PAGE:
Juneau’s private sector is seeing a growth spurt and is expanding faster than the public sector, according to the 2013 Juneau and Southeast Alaska Economic Indicators report from the Juneau Economic Development Council.
Both the public and private sectors saw an approximately 5 percent bump in salaries in 2012, the report stated. However, while the private sector increased jobs by 3 percent, local, state and federal government cut jobs by 1 percent.
JEDC’s Eva Bornstein, who compiled the 56-page report and presented highlights at Thursday’s Juneau Chamber of Commerce luncheon at the Moose Lodge, said government job losses can be attributed to steady decreases in federal and state positions in Juneau over several years, as well as the slashing of 110 city government jobs over the year. The school district, Juneau’s largest government employer, took the biggest hit, Bornstein said. Budget cuts are the culprit behind local government shrinkage, the report stated.
Even with decreases in government positions, Juneau’s 7,615 government workers earned $419 million in 2012 — almost half of Juneau’s wages.
“Being so dependent on government is always looming over Juneau,” Bornstein said at the lunch. “But the private sector is doing a good job” growing its industries.
The private sector, in its fourth straight year of expansion, saw an increase of 270 jobs in 2012, the report stated. Industries of note were mining and natural resources, which led job creation for the third year in a row with a 26 percent increase. Tourism saw a turnaround following two consecutive years of job losses in the industry.
A good indicator of the health of the local economy is the professional and business services industry — the better Juneau’s doing, the more lawyers and accountants are hired, Bornstein said. This industry saw a 4 percent increase in jobs in 2012, according to the report.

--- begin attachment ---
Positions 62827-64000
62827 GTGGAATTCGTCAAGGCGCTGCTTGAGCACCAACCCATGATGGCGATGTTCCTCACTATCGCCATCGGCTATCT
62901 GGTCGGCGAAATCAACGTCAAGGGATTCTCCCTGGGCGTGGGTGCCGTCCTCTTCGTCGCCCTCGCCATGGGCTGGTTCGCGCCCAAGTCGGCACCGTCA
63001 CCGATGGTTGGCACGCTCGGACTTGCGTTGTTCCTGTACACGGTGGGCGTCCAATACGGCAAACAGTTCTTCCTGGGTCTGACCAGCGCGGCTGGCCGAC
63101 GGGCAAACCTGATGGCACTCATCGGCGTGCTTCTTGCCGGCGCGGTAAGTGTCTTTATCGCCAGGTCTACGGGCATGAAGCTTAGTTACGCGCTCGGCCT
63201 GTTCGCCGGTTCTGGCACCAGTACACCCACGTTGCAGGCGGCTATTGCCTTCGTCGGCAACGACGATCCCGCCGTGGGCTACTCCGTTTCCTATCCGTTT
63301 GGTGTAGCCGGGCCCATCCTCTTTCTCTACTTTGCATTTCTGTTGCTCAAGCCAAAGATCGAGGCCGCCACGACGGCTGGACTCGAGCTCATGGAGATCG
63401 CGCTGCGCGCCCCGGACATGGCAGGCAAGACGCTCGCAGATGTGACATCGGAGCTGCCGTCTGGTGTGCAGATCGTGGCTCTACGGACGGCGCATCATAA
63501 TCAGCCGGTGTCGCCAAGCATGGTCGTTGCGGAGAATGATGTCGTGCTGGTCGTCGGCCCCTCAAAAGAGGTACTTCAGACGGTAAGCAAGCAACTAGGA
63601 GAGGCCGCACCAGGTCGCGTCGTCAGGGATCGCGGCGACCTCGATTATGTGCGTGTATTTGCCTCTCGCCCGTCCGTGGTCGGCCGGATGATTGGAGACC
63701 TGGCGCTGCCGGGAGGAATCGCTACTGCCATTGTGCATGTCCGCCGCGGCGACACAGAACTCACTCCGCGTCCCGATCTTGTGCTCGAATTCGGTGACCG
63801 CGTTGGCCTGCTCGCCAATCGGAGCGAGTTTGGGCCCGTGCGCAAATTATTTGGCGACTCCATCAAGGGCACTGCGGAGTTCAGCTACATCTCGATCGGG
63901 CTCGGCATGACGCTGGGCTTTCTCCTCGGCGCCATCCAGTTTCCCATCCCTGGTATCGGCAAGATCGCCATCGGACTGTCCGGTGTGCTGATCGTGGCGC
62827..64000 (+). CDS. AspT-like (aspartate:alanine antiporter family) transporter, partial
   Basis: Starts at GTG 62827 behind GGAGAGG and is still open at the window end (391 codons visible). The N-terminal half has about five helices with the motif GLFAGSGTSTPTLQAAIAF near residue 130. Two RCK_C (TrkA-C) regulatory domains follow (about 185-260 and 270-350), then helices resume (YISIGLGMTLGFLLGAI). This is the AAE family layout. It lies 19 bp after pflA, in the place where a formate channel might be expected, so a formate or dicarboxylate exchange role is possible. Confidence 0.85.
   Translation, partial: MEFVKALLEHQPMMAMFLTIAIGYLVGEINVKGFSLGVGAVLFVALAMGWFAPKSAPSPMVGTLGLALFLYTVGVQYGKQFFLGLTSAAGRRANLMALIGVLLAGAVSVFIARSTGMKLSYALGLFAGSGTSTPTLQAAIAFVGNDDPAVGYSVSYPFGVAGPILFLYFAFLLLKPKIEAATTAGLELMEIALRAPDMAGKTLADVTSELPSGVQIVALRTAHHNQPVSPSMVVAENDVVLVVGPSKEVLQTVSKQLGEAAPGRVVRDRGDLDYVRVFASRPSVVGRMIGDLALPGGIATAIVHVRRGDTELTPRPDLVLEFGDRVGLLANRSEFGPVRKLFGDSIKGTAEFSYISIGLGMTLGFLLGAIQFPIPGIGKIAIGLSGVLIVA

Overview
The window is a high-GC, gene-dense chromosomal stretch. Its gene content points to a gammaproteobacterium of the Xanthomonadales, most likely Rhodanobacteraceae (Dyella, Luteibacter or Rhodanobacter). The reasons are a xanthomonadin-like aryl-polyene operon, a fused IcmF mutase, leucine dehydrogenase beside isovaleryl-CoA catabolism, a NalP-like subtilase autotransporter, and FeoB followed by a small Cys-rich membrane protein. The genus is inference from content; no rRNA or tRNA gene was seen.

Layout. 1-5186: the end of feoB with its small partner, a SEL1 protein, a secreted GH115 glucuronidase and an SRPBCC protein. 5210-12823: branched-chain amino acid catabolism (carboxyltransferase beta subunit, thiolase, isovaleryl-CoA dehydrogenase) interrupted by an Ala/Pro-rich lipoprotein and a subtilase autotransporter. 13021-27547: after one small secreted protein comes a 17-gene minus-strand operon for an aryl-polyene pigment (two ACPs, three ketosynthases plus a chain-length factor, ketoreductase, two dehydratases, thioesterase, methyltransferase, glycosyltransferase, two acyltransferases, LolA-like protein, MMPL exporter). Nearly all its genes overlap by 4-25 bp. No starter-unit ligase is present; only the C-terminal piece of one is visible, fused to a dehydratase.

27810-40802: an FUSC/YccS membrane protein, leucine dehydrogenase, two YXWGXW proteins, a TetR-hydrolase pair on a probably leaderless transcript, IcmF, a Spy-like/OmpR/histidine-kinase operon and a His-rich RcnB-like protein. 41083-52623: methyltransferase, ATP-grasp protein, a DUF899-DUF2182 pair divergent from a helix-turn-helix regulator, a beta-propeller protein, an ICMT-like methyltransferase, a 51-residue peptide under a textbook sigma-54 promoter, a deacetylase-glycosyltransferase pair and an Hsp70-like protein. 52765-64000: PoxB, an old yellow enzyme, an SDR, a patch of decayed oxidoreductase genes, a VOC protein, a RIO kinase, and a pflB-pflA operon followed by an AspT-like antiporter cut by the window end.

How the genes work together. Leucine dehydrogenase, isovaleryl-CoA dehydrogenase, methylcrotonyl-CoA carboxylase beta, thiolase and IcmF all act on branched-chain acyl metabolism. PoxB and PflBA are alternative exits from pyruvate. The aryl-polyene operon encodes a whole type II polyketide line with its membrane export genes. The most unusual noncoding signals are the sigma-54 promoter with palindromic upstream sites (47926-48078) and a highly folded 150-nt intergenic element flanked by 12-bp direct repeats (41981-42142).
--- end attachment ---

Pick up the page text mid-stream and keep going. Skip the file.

Chamber of Commerce CEO Cathie Roemmich said she was pleased with the report’s findings, especially those concerning age demographics. Juneau’s population reached an all-time high in 2012 of almost 33,000. Of that, the largest percentages are in the 50- to 59-year-old and 40- to 49-year-old age ranges. But the 30- to 39-year-old age range is in third place, and growing.
“I was thrilled to see that our younger people’s demographics are increasing,” she said.
More local health care specialists would allow older people to live comfortably in Juneau, she said.
“If we can continue to have our economy go up like that, maybe we won’t lose our retired people,” Roemmich said.
The 120 new housing permits issued so far in 2013 are also exciting, Roemmich said. As always, housing availability is an issue in Juneau, but this year’s new permits are the most the city’s seen in a decade, Bornstein said.
“I’d like to see it continue at that pace,” Roemmich said.
Projections are positive for 2013, JEDC Executive Director Brian Holst said. Seafood and tourism are two industries with good outlooks for the coming year, and they’re also the ones that bring in outside cash to Juneau’s economy, he said.
“2013 is shaping up to be one of the strongest years for seafood in the state,” Holst said.
Cruise ship visitor estimates are near 1 million people for 2013, up from 2012’s 937,000, showing steady recovery from a dip that spanned 2010 and 2011. Across the nation, more and more people have extra money to spend on trips, and are spending it here, Holst said.
“Our tourism being up is an indicator of strength in the national economy,” he said.
The entire report can be found online at www.jedc.org/economic-indicators.
• Contact reporter Katie Moritz at 523-2294 or at email@example.com. Follow her on Twitter @katecmoritz.